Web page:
The Spending/Stimulus package, which passed Congress this week contains the Don’t Break Up the T-Band Act. “The IAFC expresses its thanks and gratitude to Senators Ed Markey (D-MA), Chuck Schumer (D-NY), Roger Wicker (R-MS) and Maria Cantwell (D-WA), Representatives Elliot Engel (D-NY), Lee Zeldin (R-NY), Peter King (R-NY), Al Green (D-TX), Frank Pallone (D-NJ) and Greg Walden (R-OR), and a coalition of industry and public safety groups for all their hard work to pass the Don't Break Up the T-Band Act. This is a big victory for first responders,” said Chief Richard R. Carrizzo, CFO, President and Chairman of the Board of the International Association of Fire Chiefs.
The T-Band spectrum (470 MHz – 512 MHz) is critical to public safety interoperable radio communications in major metropolitan areas and their surrounding regions across the country. After the tragedy of September 11, 2001 demonstrated the need for fire, EMS, and law enforcement entities to communicate with each other, cities began to invest more heavily in developing interoperable networks for radio communications on T-Band spectrum. Section 6103 of the Middle-Class Tax Relief and Job Creation Act of 2012 (P.L. 112-96), which the Don’t Break Up the T-Band Act repeals, directed the FCC to auction public safety’s T-Band spectrum.
Without the passage of the Don't Break Up the T-Band Act, the FCC would have had to begin auctioning off T-Band spectrum in February. FCC Chairman Pai and Commissioner Rosenworcel both expressed the need for Congress to repeal the T-band auction mandate. These auctions would have irreparably damaged public safety communications in the metropolitan areas of New York City, Dallas/Ft. Worth, Houston, Chicago, Boston, Los Angeles, Miami, Washington, D.C. Philadelphia, Pittsburgh, and San Francisco/Oakland. First responders in these areas would have had to re-work their communications infrastructure and many would have been left without alternative spectrum to which to migrate.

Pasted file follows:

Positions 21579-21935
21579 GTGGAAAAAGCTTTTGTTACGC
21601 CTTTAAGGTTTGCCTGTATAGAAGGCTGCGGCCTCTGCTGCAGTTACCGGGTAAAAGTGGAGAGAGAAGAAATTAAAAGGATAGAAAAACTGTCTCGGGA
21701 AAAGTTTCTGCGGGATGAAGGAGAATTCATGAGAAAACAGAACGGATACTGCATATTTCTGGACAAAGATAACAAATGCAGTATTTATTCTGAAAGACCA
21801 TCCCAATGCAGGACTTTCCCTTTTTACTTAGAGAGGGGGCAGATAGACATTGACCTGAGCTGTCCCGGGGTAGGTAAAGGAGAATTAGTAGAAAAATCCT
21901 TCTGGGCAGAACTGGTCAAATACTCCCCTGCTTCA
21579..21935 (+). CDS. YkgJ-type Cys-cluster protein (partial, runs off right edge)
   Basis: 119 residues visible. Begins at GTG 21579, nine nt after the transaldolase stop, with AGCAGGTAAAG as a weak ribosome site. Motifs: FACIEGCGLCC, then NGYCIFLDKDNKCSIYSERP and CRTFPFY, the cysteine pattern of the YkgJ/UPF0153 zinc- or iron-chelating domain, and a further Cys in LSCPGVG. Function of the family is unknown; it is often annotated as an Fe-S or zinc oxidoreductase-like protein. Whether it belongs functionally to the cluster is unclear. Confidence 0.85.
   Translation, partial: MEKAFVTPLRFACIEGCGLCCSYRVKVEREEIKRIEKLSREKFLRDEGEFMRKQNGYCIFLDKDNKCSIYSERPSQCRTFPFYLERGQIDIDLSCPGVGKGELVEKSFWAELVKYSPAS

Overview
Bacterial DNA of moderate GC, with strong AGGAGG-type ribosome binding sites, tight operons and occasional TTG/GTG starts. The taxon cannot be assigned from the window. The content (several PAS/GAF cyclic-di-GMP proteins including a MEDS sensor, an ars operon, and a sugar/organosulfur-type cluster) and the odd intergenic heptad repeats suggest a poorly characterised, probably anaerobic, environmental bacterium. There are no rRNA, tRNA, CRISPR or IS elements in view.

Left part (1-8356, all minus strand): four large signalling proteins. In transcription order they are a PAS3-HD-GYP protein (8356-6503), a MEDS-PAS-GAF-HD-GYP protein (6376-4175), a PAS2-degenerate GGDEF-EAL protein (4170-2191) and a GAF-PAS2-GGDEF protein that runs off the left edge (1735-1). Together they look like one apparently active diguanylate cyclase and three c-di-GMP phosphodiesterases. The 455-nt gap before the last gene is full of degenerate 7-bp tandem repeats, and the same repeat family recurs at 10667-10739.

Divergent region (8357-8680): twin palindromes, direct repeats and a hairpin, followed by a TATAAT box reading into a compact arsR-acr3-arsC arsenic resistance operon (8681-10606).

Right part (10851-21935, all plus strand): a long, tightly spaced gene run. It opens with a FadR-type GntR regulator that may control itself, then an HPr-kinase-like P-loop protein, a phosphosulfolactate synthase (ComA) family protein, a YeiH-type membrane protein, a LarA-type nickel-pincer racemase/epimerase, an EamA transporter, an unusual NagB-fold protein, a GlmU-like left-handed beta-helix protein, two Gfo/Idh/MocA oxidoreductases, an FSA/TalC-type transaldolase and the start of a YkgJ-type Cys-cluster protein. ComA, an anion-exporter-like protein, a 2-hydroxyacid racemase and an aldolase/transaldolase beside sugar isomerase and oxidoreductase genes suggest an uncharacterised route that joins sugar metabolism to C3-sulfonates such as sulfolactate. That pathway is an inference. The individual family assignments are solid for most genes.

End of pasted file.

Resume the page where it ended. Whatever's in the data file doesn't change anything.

By preserving first responder communications across the country, the Don't Break Up the T-Band Act saves taxpayers billions and ensures the continued well-being of millions of Americans. The IAFC strongly applauds the passage of this crucial legislation.
For media inquiries, contact Ken LaSala, Director of Government Relations & Policy.
About the International Association of Fire Chiefs (IAFC)
The IAFC represents the leadership of firefighters and emergency responders worldwide. IAFC members are the world's leading experts in firefighting, emergency medical services, terrorism response, hazardous materials spills, natural disasters, search and rescue, and public safety legislation. Since 1873, the IAFC has provided a forum for its members to exchange ideas, develop professionally and uncover the latest products and services available to first responders. Learn more